It’s actually not very different from having parents who are businessmen or businesswomen or anything like that because my mom gak pernah force her ideals on me. But having a musician parent does help because when I decided to become a musician, she knows a lot. Especially with Indonesia’s music industry. She has a lot of things to help me with. It helps a lot. But it’s pretty much similar to everyone else’s experience. If your parent was a lawyer, and then you chose to be a lawyer, they would help you because you didn’t know what to do.
How has your mom influenced your music taste?
I think taste wise, not much. She’s always very open with letting me delve into my own taste. But since my taste is pretty pop, she often introduces me to new music like, “Meni [Stephanie’s nickname], have a listen to this!” I tend to listen to primarily Western music, not that I don’t like Indonesian music, but whenever I open the playlists made by digital music platforms, they mostly filled with songs in English. So, my mom really introduces me to Indonesian songs that I might not have heard.
When did you know you wanted to be a musician?
I guess ever since I was little I knew I liked singing and I knew I liked music. But to think that this could be something was when I started writing songs. I used to think that being a singer is just singing, and then when I started to write my own lyrics, that’s when I was like, “Oh, I can be creative too!” I’m always really into art and creating things and I was like, “Oh, finally, I can create something and sing it at the same time!” It’s the best of both worlds! I think the light-bulb moment came when I was in high school. I took creative art class in high school, but then I started to miss doing music. So I made music on my free time. And when I graduated I realized that I wanted to be a singer, guys!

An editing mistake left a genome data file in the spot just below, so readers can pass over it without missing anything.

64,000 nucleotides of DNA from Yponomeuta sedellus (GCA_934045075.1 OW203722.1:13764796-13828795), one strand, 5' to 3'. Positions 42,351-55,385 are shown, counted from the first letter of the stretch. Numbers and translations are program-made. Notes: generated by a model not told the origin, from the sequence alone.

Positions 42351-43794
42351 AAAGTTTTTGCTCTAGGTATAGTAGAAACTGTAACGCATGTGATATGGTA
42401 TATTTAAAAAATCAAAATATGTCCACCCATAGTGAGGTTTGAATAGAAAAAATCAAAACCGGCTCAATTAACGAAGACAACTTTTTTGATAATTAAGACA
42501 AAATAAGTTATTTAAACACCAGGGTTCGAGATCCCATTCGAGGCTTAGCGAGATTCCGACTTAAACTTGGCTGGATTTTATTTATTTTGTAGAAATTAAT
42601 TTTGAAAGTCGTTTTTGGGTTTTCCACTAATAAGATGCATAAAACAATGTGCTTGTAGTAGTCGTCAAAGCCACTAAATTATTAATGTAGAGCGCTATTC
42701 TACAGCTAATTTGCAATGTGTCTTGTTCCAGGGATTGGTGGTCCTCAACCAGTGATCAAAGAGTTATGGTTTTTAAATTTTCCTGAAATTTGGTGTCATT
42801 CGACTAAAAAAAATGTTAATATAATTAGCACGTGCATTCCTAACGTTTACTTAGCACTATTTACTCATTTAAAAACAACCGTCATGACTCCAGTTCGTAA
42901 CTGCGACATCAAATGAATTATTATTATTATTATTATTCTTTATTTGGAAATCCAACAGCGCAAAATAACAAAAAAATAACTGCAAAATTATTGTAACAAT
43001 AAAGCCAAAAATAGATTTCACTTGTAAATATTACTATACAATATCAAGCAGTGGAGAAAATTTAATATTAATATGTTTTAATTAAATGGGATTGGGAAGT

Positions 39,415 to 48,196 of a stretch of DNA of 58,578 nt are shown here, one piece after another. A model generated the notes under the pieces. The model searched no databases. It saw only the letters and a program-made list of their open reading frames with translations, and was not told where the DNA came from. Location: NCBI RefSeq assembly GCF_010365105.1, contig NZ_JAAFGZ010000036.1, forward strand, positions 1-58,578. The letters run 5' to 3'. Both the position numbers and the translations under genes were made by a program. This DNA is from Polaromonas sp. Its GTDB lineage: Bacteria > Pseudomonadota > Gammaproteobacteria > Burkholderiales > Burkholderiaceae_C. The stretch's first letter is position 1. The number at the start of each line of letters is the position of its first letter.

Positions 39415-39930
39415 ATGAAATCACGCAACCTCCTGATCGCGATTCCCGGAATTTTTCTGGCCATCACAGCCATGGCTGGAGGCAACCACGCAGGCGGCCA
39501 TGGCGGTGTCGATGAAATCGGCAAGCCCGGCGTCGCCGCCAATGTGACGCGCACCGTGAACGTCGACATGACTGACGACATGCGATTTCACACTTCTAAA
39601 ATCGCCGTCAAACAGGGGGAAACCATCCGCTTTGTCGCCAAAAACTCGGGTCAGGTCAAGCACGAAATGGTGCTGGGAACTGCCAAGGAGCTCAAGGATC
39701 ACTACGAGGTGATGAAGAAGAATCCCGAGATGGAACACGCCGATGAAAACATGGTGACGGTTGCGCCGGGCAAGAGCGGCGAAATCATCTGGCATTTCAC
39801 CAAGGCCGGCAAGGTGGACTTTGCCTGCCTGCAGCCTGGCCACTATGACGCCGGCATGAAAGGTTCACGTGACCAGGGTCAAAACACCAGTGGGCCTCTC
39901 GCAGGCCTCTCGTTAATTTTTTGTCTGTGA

You have videos talking about PlayerUnknown’s Battlegrounds (PUBG), are you into that mobile game?
I’m an e-girl guys! I like to play games. Maybe because my brother liked to play games and I kind of copy what he did—like when you’re young you like to copy your siblings. And as I grew up, I started being really into games, mostly because I am a very competitive person! Like, it’s kind of annoying. When I was in school I would do sports and stuff and then when you graduate I don’t do sports anymore, there’s no team anymore. So I find that competitiveness spirit from gaming, especially from PUBG, where it’s like a team work and also like I’m trying to prove myself to my teammates. It’s also like competing against your own team. I kind of always look for something to compete against, which isn’t good.
Do you have a skill you want to explore further?
My art. I used to be really into graphic design and animation and I’m currently trying to dive deeper into those things, so in the future my music videos could have animations made by me. I even edited all of my music videos and I really want to do my own cover arts in the future, so my whole career would be like DIY.
What are you looking forward to at the moment?
I feel like I’m really grateful for how good “I Love You 3000” has been. The song is accepted by the people—Marvel fans, K-pop fans—I’m so happy. [Giggles] I’m really looking forward to how the people perceive my next song. Hopefully they’ll like it. I’m just looking forward to the creation process and also the feedback from people.
When is the next song coming?
I don’t know, really. [Giggles] Everything depends on my mind. If I’m feeling creative then there’s gonna be a song. If not, then we should just wait.